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Decisions of the Nineteenth Century Tasmanian Superior Courts

R. v. Jones, Riley, Carr, Guire, O'Neil, Mason, Balfe, Donnell, Tisdale, Gaynor, Short and Farrell [1842]

piracy, high seas - criminal procedure, application for postponement - Legislative Council, power to enact and repeal - Legislative Council, invalid Act of - nolle prosequi - capital punishment, abolition of

Supreme Court of Van Diemen's Land

Montagu J., 5 September 1842

Source: Hobart Town Advertiser, 6 September 1842[1]

            The court opened at 10 o'clock, pursuant to adjournment, for the purpose of hearing the arguments of the Crown Lawyers, with reference to the trial of the prisoners, who had been indicted for piracy on board the "Isobella Watson," on her passage to this Colony, and whom his Honor, Mr. Justice Montagu did not think could be tried, for the capital offence, under the Colonial Act of Council.

            The following individuals were then placed at the bar.

            Richard Jones, John Riley, Andrew Carr, William Guire, James O'Neil, Charles Mason, Richard Balfe, John Donnell, Andrew Tisdale, William Gaynor, John Short, and James Farrell, who were indicted for piracy on the 27th of May, 50 leagues from the Island of Feroe, on board the "Isabella Watson," of whom Charles Russell and James Raeburn were the owners and McDonald was master.

Before the jury were sworn, Mr. McDowell, who appeared for all the prisoners, applied to the Court for a postponement of the trial, on the ground of the absence of certain material witnesses. The application was based upon affidavits from Mr. Capon, Mr. D. C. Brice, and the prisoner Jones. That Mr. Capon stated, that on the 19th of August, he first knew that a Bill was found against the prisoners; and having heard previously from Jones, that certain witnesses were material for the defence, he, Mr. Capon, applied to Mr. Sorell for subpoenas, which were accordingly granted, and which were given to Mr. D. Brice to serve on board the "Isobella Watson;" upon Major Macpherson, the Surgeon Superintendant, and two Sergeants, Farr and Hill; that D. C. Brice stated, that he went on board the "Isobella Watson" , then underweigh for Sydney, served a subpoenas on a solder, named Darby, who was censured for answering to his name, and that, in endeavouring to serve Major Macpherson, and the serjeants, he was repulsed by a soldier with a drawn sword, but that he succeeded in leaving the subpoenas, on the cuddy table. Jones's affidavit contained the names of the witnesses, and had appended to it a statement, containing the grounds of the materiality of their evidence.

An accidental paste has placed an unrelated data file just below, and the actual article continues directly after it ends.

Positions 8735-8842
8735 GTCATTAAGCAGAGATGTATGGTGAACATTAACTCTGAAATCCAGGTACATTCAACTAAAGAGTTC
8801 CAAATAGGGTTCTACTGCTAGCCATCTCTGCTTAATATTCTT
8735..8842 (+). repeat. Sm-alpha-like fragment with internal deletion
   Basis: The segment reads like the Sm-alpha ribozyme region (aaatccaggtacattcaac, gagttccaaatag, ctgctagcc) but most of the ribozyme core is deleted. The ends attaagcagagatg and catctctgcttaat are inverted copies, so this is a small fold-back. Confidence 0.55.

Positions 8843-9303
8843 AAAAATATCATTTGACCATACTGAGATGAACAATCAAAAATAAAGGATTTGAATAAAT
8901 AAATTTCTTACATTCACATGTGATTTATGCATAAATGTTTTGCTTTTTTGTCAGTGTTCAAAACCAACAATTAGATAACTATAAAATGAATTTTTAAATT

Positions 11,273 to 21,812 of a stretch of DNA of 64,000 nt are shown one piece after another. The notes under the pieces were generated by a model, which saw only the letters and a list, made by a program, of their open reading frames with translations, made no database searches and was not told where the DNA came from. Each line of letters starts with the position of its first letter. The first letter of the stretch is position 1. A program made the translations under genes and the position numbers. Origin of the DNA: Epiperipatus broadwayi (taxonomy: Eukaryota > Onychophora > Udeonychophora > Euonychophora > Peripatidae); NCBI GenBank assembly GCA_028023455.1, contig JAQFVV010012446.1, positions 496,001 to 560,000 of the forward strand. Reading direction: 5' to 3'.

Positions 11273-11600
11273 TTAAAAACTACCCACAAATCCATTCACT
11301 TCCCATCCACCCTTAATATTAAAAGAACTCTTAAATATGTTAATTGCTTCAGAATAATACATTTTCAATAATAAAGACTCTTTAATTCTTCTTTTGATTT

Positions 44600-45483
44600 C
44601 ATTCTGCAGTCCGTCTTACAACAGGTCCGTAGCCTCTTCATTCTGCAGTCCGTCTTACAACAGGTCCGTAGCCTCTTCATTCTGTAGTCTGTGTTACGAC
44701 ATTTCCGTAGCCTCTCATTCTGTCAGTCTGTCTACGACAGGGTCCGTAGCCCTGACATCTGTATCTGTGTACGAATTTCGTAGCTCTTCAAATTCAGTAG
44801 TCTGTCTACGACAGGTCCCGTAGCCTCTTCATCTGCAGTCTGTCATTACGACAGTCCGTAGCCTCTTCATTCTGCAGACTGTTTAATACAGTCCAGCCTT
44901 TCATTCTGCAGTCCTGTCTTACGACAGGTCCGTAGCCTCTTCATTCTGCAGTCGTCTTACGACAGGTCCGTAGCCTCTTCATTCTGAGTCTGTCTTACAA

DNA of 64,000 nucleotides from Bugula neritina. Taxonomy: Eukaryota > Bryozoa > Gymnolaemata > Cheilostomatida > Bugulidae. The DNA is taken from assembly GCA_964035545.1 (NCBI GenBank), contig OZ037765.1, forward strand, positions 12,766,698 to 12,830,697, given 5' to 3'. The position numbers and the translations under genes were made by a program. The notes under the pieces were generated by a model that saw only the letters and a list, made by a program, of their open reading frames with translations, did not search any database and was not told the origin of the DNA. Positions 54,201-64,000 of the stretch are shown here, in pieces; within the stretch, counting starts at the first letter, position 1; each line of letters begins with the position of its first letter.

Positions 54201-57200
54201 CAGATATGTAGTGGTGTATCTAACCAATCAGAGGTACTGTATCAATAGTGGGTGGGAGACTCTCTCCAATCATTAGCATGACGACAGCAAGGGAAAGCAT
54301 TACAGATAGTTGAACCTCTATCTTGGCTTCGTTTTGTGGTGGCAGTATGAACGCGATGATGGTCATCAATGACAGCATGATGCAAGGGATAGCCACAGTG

His Honor observed, that if the parties, who had obstructed him, could be identified, he would order an attachment against them, so that they might answer the charge, in custody, before that court. His Honor asked Mr. McDowell, why he did not obtain a warrant against them?

Mr. McDowell said, that he did not know of the circumstance, as he was not retained till the next morning, when the Sev. Mr. Therry applied to him to defend the prisoners.